There are probably as many reasons for writing war literature as there are pieces written, but we can generalize about some of the most important reasons.
If we survey the entire canon of war literature, I think we would conclude that most writers of war literature are former participants in who want to document their experience, in part to help themselves deal with horrific experiences and to tell others what they went through. Many writers of war literature have discovered that the act of writing helps them deal with what we know call Post Traumatic Stress Syndrome. Another group of writers have an agenda--they either wish to persuade readers that a particular war was or wasn't the right war to fight or they simply want to record for history what went on at a strategic or tactical level in a war.
Aside from books on war written from a strategic level, read in order to understand how a war was fought on a grand scale, the war literature that leaves an impression on individual readers is often those stories written in the first person or by a participant who is describing how war affects individuals, both physically and mentally. For example, Tim O'Brien's The Things They Carried or Karl Marlantes' recent book Matterhorn provide us with a first-hand, grim account of what the Vietnam War was like for average soldiers and Marines. Through the reading experience, we experience vicariously what they went through, and that experience gives us a perspective on the war that we could not obtain any other way. These are the books, rather than the high-level histories of war, that allow us to "feel" what it was like to be a combatant, to feel the horror of anonymous violence, to feel the frustrations with command decisions that don't make sense on the ground.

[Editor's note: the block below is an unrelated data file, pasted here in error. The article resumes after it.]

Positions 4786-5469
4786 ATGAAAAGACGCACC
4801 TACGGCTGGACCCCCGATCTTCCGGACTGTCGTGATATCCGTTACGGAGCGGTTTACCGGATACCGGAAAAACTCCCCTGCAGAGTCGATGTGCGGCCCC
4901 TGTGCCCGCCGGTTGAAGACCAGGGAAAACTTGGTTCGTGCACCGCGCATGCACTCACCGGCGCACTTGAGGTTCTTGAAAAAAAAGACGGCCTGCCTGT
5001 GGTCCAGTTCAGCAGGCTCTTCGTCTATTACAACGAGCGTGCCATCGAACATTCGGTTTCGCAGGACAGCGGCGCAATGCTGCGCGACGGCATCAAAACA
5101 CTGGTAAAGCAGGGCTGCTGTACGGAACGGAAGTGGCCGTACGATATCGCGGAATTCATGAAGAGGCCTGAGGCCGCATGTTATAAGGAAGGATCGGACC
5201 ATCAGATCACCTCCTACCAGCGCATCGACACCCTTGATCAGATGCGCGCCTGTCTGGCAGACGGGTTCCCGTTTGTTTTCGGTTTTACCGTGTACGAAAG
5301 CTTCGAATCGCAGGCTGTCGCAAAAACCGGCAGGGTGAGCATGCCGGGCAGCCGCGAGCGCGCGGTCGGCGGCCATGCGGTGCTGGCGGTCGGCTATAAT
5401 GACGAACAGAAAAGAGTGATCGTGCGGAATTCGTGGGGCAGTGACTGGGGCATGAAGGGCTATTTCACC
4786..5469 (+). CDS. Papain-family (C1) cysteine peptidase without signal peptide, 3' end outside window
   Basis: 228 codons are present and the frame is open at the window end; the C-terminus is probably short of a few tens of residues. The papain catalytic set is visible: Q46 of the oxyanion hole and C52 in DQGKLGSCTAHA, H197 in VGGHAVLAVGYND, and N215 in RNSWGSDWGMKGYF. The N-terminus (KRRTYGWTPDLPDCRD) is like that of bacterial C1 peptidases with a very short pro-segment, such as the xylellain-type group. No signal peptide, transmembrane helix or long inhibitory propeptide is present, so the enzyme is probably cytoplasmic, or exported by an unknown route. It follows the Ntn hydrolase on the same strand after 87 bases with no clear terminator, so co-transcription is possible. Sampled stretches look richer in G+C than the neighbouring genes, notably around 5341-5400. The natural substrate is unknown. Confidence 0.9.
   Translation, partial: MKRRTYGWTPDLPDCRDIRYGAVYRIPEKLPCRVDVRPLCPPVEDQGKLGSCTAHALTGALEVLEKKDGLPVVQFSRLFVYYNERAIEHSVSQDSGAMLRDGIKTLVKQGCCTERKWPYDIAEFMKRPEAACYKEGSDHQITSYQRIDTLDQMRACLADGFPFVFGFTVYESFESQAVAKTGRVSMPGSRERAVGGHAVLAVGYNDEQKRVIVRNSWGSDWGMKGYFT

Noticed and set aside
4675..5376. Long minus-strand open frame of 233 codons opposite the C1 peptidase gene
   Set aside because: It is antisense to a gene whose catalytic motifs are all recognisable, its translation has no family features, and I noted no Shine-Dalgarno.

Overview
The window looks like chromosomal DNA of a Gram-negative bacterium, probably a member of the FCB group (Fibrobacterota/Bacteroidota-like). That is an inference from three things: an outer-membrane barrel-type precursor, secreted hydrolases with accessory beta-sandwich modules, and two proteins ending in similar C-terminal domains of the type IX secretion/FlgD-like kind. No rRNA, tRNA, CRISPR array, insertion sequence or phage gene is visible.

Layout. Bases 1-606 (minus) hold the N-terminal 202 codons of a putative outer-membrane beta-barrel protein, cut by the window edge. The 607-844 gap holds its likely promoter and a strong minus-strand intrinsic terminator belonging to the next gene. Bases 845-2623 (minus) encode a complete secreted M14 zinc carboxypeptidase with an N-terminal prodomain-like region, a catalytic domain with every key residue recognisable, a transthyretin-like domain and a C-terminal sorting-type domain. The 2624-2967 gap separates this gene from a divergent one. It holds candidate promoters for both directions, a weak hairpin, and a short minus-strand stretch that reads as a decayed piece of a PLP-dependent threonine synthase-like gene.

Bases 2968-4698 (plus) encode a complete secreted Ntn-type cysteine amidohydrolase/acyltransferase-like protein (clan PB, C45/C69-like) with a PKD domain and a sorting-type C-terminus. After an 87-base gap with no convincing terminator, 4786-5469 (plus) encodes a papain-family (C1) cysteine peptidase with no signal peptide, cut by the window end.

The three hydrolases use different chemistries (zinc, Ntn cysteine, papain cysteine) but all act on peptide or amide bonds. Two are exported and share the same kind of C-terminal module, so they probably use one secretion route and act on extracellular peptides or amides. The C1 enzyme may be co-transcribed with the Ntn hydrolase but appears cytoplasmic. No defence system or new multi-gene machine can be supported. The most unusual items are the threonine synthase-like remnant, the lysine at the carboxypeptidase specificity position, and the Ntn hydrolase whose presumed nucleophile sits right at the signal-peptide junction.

In the end, war literature has many purposes, but perhaps the most important purpose is to teach us that if we decide to put our troops into war, we ought to have a very good reason for doing so.